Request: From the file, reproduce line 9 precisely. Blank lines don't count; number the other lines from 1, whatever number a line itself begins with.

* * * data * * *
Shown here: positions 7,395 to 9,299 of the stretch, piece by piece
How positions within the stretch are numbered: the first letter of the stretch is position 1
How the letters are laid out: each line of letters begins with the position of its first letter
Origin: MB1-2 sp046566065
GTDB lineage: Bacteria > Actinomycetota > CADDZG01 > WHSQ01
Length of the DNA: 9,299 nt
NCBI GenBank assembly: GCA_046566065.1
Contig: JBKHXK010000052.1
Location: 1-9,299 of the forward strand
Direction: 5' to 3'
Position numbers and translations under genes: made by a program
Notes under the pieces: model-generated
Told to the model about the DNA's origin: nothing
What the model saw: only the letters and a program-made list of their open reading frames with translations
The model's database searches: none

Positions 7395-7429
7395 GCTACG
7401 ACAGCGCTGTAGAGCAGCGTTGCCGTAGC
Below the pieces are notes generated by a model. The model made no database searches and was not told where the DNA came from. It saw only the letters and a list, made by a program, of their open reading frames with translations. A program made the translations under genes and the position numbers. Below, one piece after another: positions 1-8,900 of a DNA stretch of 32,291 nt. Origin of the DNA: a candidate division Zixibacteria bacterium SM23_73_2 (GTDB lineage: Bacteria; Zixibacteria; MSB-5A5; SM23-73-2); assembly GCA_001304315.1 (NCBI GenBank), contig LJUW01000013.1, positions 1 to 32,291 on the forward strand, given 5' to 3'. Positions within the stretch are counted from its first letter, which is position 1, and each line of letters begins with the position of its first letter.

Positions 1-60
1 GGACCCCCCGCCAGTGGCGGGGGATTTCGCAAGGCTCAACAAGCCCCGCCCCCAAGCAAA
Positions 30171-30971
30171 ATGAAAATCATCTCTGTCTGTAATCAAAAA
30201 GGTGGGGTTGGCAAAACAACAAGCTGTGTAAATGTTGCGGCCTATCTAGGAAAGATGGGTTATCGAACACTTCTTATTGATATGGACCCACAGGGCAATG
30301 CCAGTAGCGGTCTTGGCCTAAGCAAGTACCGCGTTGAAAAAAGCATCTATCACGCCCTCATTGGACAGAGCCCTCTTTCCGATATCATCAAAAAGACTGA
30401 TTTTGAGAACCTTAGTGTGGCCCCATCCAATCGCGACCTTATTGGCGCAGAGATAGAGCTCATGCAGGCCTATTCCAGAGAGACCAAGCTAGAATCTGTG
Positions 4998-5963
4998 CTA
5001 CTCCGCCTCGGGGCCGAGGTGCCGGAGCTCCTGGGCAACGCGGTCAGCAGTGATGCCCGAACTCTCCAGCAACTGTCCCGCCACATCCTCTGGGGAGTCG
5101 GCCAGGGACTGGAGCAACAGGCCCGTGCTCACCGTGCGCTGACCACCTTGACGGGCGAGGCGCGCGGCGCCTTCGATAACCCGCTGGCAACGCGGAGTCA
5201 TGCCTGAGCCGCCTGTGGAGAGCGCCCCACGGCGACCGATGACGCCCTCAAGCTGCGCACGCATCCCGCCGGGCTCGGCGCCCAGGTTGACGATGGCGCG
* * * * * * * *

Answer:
Location: 1-9,299 of the forward strand